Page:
In the previous work, we know that there are periodical oscillations when control parameter ) is larger than critical value. Now, we mainly focus on the effect of noise when is larger than threshold value; that is, the corresponding deterministic system is oscillatory. In order to investigate the effect of noise, firstly, we integrate the corresponding deterministic system and stochastic differential system (1) for control parameter which is on the right of critical value. Figure 2 shows the tendency for time history diagram of small RNA concentration when . These oscillations of small RNA caused by different noise levels are presented in Figure 3. Here, the parameter values that remain unchanged during simulation are as follows: , , , , , , , , , , , , , , , , , , , , , , , , , , , , and .

Comparing Figures 2 and 3, we clearly see that the periodical oscillation of small RNA is not explicitly improved when small noise intensity is added in the system (1), while the periodic oscillation of small RNA is almost completely disturbed by strong noise amplitude; that is, the strong noise-induced oscillations appear to be rather irregular. However, we surprisingly find that the periodical oscillation of small RNA is largely improved at a particular noise intensity. Meanwhile, we can also illustrate the above results in terms of power spectrum.

We know that the frequency of period oscillation is about 0.029 as shown in Figure 2. The corresponding power spectrum performs an obvious peak in the foundational frequency, which can be seen in Figure 4. Additionally, the power spectrum diagrams of small RNA that caused different noise amplitudes are depicted in Figure 5. It is easy to find that the peak values at the internal signal frequency (0.029) for both the small and large noise amplitudes are smaller than of the corresponding deterministic system. However, the peak value in the second diagram in Figure 5 is larger than that in the second diagram in Figure 4, showing that the oscillation amplitude of small RNA is improved to a large extent, which suggests that explicit internal stochastic resonance occurs at a certain optimal noise intensity. This means that the amplitude of these peaks will increase up to a certain critical noise level when the noise intensity is increased. After this point, information on the output signal will degrade, so the performance of quorum sensing on the network will be increased at the optimized noise and will be propitious to communicate between intracelluar and extracelluar.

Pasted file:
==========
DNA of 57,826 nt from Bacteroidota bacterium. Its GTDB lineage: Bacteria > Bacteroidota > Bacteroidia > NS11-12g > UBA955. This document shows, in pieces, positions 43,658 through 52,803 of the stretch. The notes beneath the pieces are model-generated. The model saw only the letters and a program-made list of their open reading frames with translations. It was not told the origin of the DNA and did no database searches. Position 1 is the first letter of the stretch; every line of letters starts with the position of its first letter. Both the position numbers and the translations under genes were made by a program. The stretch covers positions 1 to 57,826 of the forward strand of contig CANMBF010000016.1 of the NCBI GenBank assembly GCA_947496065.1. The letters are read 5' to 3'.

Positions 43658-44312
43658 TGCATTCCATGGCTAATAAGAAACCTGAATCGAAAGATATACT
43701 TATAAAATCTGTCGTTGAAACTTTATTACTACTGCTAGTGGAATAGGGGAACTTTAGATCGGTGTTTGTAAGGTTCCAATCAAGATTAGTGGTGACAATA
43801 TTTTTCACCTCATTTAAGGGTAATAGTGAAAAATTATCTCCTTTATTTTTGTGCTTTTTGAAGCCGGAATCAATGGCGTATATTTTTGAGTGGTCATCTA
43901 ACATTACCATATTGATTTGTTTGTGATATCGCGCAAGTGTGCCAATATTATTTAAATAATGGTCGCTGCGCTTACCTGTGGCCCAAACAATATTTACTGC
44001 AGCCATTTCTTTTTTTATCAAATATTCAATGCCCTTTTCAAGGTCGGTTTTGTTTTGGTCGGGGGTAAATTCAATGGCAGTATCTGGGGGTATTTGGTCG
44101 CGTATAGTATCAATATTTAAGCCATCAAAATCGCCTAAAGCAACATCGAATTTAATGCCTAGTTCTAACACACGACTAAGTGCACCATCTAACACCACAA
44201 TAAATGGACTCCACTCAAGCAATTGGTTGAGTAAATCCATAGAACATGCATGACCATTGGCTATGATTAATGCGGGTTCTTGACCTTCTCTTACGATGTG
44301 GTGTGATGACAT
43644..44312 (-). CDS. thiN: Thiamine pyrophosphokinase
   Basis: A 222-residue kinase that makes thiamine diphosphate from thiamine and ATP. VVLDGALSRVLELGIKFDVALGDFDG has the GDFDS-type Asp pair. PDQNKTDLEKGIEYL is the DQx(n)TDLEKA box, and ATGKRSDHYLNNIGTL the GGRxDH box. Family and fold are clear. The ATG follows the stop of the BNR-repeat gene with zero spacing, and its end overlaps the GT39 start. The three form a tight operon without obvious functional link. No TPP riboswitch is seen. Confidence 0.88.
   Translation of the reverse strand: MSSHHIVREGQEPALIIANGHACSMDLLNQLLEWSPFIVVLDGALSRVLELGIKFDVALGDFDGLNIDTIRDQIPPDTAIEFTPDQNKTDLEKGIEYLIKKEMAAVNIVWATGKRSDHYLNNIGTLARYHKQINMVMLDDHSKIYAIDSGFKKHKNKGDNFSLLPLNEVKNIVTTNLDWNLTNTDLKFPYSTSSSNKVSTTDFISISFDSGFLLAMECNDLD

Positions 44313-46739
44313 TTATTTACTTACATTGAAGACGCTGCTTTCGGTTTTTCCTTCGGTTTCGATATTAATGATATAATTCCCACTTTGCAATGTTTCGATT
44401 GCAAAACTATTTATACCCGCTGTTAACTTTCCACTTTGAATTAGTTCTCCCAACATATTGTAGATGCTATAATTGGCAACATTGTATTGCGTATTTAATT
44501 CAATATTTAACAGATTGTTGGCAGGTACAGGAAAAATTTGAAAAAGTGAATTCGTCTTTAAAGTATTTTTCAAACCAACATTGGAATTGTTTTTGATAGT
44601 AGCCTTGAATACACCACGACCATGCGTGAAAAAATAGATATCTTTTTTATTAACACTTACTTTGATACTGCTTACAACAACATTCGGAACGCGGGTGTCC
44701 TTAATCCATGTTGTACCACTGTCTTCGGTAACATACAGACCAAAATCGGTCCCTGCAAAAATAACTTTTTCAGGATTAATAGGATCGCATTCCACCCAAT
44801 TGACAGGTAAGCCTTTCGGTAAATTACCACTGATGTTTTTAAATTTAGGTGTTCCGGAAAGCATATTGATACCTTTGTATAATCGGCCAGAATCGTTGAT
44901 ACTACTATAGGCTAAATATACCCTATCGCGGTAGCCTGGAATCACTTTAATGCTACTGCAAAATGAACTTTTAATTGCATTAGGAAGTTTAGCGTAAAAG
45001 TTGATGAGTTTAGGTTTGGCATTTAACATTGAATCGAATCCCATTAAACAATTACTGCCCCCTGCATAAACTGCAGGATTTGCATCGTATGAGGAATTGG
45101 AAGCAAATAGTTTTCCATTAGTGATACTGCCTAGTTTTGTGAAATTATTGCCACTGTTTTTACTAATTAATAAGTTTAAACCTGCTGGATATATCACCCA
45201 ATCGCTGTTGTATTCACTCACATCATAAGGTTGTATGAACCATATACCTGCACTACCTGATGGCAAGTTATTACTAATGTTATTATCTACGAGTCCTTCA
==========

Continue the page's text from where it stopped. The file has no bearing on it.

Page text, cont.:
Finally, to qualitatively characterize stochastic resonance, here, we use SNR defined in Section 3 to illustrate this phenomenon. The SNR versus noise intensity is presented in Figure 6. It is clear to show that the rapid rise of SNR to a peak with varying noise amplitude, which implies that explicit internal stochastic resonance appears at the peak value. This means that the performance of such sustained oscillation undergoes the maximum with the increment of internal noise and reaches the optimal condition at the maximum of peak. Previous studies on biological networks often view noise as a nuisance, so the regulatory mechanisms need to show robustness or resistance to random noise. In our work, we show that noise can play constructive roles via SR. It was well known that many biological systems can take advantage of the benefits of noise for nonlinear transmission and amplification of feeble information and increase the information communication via quorum sensing in Vibrio Harveyi.

5. Conclusions

In this work, we only focus on the dynamics of small RNA and study the influence of noises on a Quorum Sensing network regulated by small RNAs in Vibrio Harveyi. We demonstrate that noise can enhance the performance of oscillation when the corresponding deterministic system stays in the oscillatory region; that is, explicit internal stochastic resonance appears at an optimal noise intensity. Such phenomenon implies that explicit internal stochastic resonance might be widely appeared in biological regulatory networks and can speed up the information between intracellular and extracellular in the quorum sensing network and also improve the performance of small RNAs which regulate the quorum sensing network.

Conflict of Interests

The authors declare that there is no conflict of interests.


This work is supported by the National Natural Science Foundation of China (11272277), the Program for New Century Excellent Talents in University (NCET-10-0238), the Key Project of Chinese Ministry of Education (211105), the Innovation Scientists and Technicians Troop Construction Projects of Henan Province (134100510013), and the Innovative Research Team in University of Henan Province (13IRTSTHN019).